Période : XXe siècle
Ecole : Allemande
13.5 x 11.1
Signe et daté, en bas à gauche, K. Schwitters 1921, et titré, en bas à droite, Lustig
‘My aim is the total work of art [Gesamtkunstwerk], which combines all branches of art into an artistic unit… First I combined individual categories of art, I have pasted together poems from words and sentences so as to produce a rhythmic design. I have on the other hand pasted up pictures and drawings so that sentences could be read in them. I have driven nails into pictures so as to produce a plastic relief apart from the pictorial quality of the paintings. I did this so as to efface the boundaries between the arts.’
Kurt Schwitters 
Mz Lustig (Funny) is a classic early Merz-collage made at the height of the first, revolutionary phase of Schwitters’ career in 1921. A fusion of torn and cut-out paper fragments along with other detritus that has been glued together, it is a work that collectively transforms apparently random and broken forms, letters, shapes and images, into a new, unified and cohesive pictorial architecture.
Executed in 1921, Lustig is notable for being one of the earliest of Schwitters’ Merz-collages to comprise almost entirely of different types of typography: of individual letters, words and fragments of words.
As in these examples, the overall effect of their unique pictorial balancing act of dynamic and angular collisions of apparently nonsensical and contradictory word-fragments is one that, in some ways, visually echoes the daily onslaught of printed information that so dominated modern metropolitan life in post-war Germany in the form of newspapers, pamphlets, posters, advertisements, proclamations and manifestos. At the same time, these assemblages’ harmonious resolution of their broken words and imagery into a coherent pictorial unity is one that also reinforces Schwitters’ belief in there being an innate a relationship between the arts of poetry and assemblage and in there also being an ultimate healing potential of the art that he called ‘Merz’.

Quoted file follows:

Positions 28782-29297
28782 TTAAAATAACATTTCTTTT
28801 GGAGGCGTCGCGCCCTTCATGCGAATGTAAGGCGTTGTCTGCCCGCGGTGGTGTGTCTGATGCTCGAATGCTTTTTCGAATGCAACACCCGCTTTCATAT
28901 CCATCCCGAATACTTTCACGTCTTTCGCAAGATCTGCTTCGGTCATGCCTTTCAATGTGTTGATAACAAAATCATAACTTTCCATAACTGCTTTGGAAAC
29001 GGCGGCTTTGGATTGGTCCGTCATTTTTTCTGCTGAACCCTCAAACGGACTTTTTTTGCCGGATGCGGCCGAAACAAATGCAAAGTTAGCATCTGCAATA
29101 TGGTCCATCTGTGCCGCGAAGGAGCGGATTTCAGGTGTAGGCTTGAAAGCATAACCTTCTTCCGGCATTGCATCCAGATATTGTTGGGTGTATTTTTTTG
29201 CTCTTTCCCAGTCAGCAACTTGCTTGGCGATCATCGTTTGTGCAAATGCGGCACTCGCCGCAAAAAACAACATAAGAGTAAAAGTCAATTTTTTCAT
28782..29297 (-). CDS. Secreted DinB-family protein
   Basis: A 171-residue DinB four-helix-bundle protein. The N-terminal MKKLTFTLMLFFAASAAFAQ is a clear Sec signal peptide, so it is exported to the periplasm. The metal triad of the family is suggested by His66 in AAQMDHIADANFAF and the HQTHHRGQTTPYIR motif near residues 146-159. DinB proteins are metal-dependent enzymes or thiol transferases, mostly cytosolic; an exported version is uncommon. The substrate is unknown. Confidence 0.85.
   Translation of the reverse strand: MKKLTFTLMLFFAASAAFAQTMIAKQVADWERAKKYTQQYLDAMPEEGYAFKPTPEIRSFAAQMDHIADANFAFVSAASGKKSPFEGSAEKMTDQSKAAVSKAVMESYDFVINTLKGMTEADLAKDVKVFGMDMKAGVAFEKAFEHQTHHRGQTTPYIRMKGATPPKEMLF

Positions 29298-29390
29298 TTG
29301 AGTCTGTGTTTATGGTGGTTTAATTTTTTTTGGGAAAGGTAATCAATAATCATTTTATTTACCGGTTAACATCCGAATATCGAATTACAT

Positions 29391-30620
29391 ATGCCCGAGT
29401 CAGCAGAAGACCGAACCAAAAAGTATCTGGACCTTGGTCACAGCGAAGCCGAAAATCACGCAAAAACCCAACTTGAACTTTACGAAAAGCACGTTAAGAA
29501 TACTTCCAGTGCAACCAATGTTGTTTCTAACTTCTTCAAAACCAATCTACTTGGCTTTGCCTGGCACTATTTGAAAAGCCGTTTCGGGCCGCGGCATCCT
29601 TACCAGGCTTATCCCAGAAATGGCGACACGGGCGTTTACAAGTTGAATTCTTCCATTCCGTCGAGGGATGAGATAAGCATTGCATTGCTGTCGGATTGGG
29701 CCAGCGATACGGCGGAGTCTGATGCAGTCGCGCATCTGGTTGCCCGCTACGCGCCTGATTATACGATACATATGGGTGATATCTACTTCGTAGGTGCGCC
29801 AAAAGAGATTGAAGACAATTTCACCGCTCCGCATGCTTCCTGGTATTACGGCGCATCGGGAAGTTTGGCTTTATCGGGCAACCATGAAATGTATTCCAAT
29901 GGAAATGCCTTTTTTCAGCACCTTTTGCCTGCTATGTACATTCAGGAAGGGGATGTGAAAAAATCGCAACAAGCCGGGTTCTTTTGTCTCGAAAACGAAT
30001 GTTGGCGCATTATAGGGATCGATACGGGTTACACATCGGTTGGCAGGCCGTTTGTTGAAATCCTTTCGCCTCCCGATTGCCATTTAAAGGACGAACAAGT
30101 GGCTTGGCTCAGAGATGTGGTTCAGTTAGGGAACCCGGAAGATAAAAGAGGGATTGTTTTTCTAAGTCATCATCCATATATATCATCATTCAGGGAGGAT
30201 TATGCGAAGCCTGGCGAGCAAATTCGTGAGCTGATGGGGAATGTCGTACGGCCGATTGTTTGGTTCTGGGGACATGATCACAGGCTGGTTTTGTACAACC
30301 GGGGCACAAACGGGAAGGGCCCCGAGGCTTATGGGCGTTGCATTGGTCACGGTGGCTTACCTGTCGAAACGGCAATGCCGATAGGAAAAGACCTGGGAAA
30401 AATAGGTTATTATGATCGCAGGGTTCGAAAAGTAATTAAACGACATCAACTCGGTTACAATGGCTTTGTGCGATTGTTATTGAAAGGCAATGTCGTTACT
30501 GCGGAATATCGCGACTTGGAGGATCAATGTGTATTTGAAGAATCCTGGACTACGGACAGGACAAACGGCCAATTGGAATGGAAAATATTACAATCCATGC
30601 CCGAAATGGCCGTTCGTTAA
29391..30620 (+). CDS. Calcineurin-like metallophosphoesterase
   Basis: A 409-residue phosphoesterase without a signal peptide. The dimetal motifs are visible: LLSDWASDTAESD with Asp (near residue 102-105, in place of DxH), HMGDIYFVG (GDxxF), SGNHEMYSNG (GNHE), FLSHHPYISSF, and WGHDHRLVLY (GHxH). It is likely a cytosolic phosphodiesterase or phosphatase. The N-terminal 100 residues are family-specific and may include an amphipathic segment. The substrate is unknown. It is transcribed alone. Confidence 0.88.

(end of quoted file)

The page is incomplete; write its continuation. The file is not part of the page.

Indeed, for Schwitters, the origins of ‘Merz’ itself, lay ultimately in poetry. ‘To begin with,’ Schwitters explained, ‘I concerned myself with other art forms, for example poetry. Elements of poetry are letters, syllables, words, sentences. Poetry arises from the interaction of these elements. A word is played off against a word in poetry, …so too in an assemblage or a collage, ‘factor is played off against factor,’ material against material.
Lustig is one of Schwitters’ earliest Merz collages where this principle of attempting to intertwine and reconcile the two different syntaxes of words and imagery pictorially, has been achieved in a way that prefigures some of the artist’s later, more extensive experiments with typographic design in the mid-1920s.
The title of this collage, Lustig, or funny, is, appropriately, in this respect, one that itself probably derives from a fragment in the collage: the word ‘stig’ which can be read running vertically down the right-hand corner of the picture. As John Elderfield has written, ‘Schwitters’ titles, like his pictures themselves and the word-fragments in them, were intended to express, “what cannot be understood, what can only be seen.” Their meaning was an “abstract meaning” and they even constituted “a poem about the picture.”’